New to HR? Templates, tools and development to make you a seasoned pro in no time.
Shawn Premer shows how doing the right thing for employees leads to positive business results.
Is your employee handbook keeping up with the changing world of work? With SHRM's Employee Handbook Builder get peace of mind that your handbook is up-to-date.
Build competencies, establish credibility and advance your career—while earning PDCs—at SHRM Seminars in 12 cities across the U.S. this spring.
#SHRM18 will expand your perspective – on your organization, on your career, and on the way you approach HR. Join us in Chicago June 17-20, 2018
Three examples of why calculating return on investment (ROI) for company benefits can be a tricky proposition.
Members may download one copy of our sample forms and templates for your personal use within your organization. Please note that all such forms and policies should be reviewed by your legal counsel for compliance with applicable law, and should be modified to suit your organization’s culture, industry, and practices. Neither members nor non-members may reproduce such samples in any other way (e.g., to republish in a book or use for a commercial purpose) without SHRM’s permission. To request permission for specific items, click on the “reuse permissions” button on the page where you find the item.
Example #1: Linking fitness trackers to health outcomes
The promise: Employers that give monitors to employees could transmit resulting data to a wellness provider and try to correlate it with insurance claims to assess health and cost outcomes.
The problem: Maybe only the healthiest people use the trackers. Or users could be going out for fast food after workouts. Also, can you trust a wellness provider’s analysis?
A possible path forward: While there’s no hard-and-fast evidence that fitness trackers will improve the health of your workforce, offering them as a voluntary perk could boost morale while raising awareness about health.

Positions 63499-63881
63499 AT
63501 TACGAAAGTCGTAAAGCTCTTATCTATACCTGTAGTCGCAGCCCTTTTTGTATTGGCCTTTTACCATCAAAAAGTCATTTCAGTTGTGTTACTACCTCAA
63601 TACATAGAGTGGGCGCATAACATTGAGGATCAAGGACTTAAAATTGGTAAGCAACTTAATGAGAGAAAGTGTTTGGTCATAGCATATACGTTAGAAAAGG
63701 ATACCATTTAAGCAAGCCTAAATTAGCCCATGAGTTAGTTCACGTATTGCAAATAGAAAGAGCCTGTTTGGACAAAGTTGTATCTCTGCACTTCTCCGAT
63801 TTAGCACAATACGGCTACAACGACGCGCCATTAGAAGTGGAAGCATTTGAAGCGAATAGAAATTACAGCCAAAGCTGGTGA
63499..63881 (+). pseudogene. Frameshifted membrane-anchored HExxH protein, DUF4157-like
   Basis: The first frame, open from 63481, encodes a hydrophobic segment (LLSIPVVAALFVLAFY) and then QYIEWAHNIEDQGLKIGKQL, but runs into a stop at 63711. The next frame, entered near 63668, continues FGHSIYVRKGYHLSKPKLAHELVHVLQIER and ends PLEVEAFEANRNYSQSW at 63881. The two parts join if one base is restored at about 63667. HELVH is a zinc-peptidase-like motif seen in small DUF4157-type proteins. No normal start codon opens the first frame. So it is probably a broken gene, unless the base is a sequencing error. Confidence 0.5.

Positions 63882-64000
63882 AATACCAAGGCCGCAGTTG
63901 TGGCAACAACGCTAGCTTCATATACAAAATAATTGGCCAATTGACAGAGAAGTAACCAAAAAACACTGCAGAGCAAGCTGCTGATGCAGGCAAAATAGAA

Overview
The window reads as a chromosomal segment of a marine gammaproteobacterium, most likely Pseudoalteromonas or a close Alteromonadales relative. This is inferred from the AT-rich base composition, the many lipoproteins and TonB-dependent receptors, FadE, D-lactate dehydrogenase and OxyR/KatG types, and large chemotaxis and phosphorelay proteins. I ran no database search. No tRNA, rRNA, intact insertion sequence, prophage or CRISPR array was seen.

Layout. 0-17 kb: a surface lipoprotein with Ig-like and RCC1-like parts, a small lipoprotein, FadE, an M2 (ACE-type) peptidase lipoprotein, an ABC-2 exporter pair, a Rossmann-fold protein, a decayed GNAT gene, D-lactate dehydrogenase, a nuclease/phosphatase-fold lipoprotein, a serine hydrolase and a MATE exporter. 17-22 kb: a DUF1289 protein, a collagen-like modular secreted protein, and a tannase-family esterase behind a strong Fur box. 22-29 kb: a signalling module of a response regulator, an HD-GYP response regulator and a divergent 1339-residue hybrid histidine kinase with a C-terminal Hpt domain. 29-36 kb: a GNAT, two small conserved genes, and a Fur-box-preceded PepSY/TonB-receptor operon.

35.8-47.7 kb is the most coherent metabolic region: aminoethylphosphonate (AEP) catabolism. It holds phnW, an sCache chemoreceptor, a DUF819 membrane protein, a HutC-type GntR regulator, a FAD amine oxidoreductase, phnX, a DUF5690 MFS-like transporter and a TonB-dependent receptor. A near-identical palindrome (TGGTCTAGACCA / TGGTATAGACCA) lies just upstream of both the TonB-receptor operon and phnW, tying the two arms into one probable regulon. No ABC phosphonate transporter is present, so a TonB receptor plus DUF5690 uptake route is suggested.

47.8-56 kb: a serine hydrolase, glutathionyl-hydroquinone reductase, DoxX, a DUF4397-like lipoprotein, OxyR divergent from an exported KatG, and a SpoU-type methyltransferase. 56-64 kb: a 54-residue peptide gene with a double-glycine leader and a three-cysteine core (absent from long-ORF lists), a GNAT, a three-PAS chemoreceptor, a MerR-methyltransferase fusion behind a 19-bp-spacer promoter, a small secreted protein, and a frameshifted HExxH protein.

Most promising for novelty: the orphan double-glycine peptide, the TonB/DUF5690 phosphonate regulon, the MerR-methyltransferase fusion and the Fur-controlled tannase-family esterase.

Example #2: Connecting wellness initiatives to stock returns
The promise: Some data indicate that companies that invest in workforce health have better stock returns than other firms.
The problem: One can’t assume that wellness programs caused better financial results. It may be just as likely that businesses with rising stock prices have more cash to invest in health initiatives.
A possible path forward: Instead of trying to link wellness programs to the bottom line, consider probing employees’ satisfaction with this benefit to glean insight into how you might serve your workforce better.
Example #3: Assessing retirement programs
The promise: In theory, a strong 401(k) plan could be linked to the financial health of employees, which in turn relates to retirement readiness and workforce planning.
The problem: Market volatility and employees’ potential lack of interest in, and knowledge about, finance limit the validity of any analysis.
A possible path forward: Provide employees with regular information and training on investment options and how workers can hone their financial skills. This will help ensure that your workforce has the tools needed to take maximum advantage of what you offer.
You have successfully saved this page as a bookmark.
Please confirm that you want to proceed with deleting bookmark.
You have successfully removed bookmark.
Please log in as a SHRM member before saving bookmarks.
Please sign in as a SHRM member before saving bookmarks.
Please purchase a SHRM membership before saving bookmarks.
An error has occurred
Recommended for you
Talent Attraction Study: What Matters to the Modern Candidate
Join SHRM's exclusive peer-to-peer social network
SHRM’s HR Vendor Directory contains over 3,200 companies